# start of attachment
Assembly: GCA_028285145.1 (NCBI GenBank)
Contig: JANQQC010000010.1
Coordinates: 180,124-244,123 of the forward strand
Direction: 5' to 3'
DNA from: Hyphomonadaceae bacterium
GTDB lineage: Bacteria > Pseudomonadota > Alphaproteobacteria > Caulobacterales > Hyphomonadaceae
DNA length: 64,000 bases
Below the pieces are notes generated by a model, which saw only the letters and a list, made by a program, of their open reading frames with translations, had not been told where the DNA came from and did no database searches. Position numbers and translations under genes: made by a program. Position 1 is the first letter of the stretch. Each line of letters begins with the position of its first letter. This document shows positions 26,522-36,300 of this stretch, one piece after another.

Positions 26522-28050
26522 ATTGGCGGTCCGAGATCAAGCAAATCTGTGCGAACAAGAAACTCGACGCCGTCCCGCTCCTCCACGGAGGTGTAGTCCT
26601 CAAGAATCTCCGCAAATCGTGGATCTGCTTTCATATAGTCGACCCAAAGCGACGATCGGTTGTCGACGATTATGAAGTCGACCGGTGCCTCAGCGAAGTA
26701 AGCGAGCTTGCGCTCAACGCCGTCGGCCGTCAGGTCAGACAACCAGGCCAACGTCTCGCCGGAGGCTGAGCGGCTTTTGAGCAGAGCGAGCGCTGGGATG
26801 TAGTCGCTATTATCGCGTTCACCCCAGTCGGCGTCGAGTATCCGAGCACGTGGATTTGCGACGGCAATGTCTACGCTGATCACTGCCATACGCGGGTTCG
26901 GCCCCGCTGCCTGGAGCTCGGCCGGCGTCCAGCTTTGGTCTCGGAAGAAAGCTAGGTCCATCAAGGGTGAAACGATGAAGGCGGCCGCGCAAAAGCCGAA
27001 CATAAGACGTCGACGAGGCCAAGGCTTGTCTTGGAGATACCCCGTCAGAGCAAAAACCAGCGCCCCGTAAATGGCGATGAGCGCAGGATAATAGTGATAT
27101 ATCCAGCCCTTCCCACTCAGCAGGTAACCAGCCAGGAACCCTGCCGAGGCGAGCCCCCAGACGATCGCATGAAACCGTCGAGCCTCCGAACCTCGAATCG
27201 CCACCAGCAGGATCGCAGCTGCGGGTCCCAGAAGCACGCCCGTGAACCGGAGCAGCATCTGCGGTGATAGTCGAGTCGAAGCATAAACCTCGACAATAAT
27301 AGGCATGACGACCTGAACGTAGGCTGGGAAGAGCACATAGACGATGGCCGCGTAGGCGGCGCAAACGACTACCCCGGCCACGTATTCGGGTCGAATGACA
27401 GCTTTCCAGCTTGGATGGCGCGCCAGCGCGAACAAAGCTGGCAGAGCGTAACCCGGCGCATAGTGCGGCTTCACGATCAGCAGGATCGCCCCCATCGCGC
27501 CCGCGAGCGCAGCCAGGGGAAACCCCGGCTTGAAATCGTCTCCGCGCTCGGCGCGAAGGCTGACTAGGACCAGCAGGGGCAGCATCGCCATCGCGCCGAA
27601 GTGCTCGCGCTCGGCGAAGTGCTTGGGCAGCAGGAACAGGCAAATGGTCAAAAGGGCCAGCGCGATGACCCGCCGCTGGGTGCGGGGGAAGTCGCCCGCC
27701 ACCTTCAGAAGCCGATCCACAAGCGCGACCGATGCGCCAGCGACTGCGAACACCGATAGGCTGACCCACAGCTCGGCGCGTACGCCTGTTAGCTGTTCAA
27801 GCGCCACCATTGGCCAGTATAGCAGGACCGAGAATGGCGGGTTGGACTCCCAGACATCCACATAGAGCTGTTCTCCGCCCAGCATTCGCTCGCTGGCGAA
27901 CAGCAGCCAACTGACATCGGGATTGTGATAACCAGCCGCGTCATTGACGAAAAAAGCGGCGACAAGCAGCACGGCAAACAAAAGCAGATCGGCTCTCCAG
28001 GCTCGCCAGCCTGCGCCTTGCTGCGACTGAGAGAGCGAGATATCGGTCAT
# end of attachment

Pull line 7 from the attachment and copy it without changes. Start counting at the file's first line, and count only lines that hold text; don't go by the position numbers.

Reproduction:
DNA length: 64,000 bases